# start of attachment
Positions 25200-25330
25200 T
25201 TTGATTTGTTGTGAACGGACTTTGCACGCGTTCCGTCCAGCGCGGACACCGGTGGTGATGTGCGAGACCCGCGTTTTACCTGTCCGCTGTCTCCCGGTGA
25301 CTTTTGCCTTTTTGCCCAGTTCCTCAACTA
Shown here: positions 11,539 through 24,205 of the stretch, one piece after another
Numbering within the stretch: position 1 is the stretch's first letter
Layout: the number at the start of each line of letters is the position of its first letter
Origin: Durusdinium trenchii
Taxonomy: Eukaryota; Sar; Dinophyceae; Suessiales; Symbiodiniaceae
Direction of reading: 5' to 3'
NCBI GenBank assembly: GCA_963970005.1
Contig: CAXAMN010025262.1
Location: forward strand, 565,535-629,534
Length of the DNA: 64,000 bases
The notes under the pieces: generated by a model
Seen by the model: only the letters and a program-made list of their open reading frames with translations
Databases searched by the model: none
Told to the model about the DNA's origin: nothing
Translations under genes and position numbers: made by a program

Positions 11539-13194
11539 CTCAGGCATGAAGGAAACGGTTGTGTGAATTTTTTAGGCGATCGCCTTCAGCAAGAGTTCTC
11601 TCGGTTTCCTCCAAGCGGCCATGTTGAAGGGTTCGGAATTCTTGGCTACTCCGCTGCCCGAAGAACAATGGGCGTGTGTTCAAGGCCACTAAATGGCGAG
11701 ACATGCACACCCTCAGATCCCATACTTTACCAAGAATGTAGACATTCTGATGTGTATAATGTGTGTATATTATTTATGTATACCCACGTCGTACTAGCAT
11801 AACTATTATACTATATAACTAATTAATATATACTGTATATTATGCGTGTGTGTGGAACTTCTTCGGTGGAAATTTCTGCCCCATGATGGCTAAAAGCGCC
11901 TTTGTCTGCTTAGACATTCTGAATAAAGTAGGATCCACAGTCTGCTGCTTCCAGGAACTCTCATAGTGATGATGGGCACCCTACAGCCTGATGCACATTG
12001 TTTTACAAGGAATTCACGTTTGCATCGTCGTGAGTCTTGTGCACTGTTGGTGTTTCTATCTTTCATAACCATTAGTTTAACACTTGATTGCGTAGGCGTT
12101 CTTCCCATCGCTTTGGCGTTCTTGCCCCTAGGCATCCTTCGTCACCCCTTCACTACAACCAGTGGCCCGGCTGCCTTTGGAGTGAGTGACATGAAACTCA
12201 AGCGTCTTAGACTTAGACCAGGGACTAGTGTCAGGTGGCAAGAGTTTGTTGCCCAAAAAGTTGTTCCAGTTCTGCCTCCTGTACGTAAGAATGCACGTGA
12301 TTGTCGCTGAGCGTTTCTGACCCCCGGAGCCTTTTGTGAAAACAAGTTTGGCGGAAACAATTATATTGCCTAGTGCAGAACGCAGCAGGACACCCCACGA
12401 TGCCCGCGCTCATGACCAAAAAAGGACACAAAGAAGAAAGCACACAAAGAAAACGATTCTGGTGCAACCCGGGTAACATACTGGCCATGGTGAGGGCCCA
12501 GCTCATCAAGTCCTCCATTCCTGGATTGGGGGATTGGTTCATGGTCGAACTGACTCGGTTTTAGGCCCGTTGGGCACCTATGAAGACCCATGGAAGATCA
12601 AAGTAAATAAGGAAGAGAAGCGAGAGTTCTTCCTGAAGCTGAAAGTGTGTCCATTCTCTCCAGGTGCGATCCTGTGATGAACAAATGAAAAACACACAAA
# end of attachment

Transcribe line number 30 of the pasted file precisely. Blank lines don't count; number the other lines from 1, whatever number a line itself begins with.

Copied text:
12401 TGCCCGCGCTCATGACCAAAAAAGGACACAAAGAAGAAAGCACACAAAGAAAACGATTCTGGTGCAACCCGGGTAACATACTGGCCATGGTGAGGGCCCA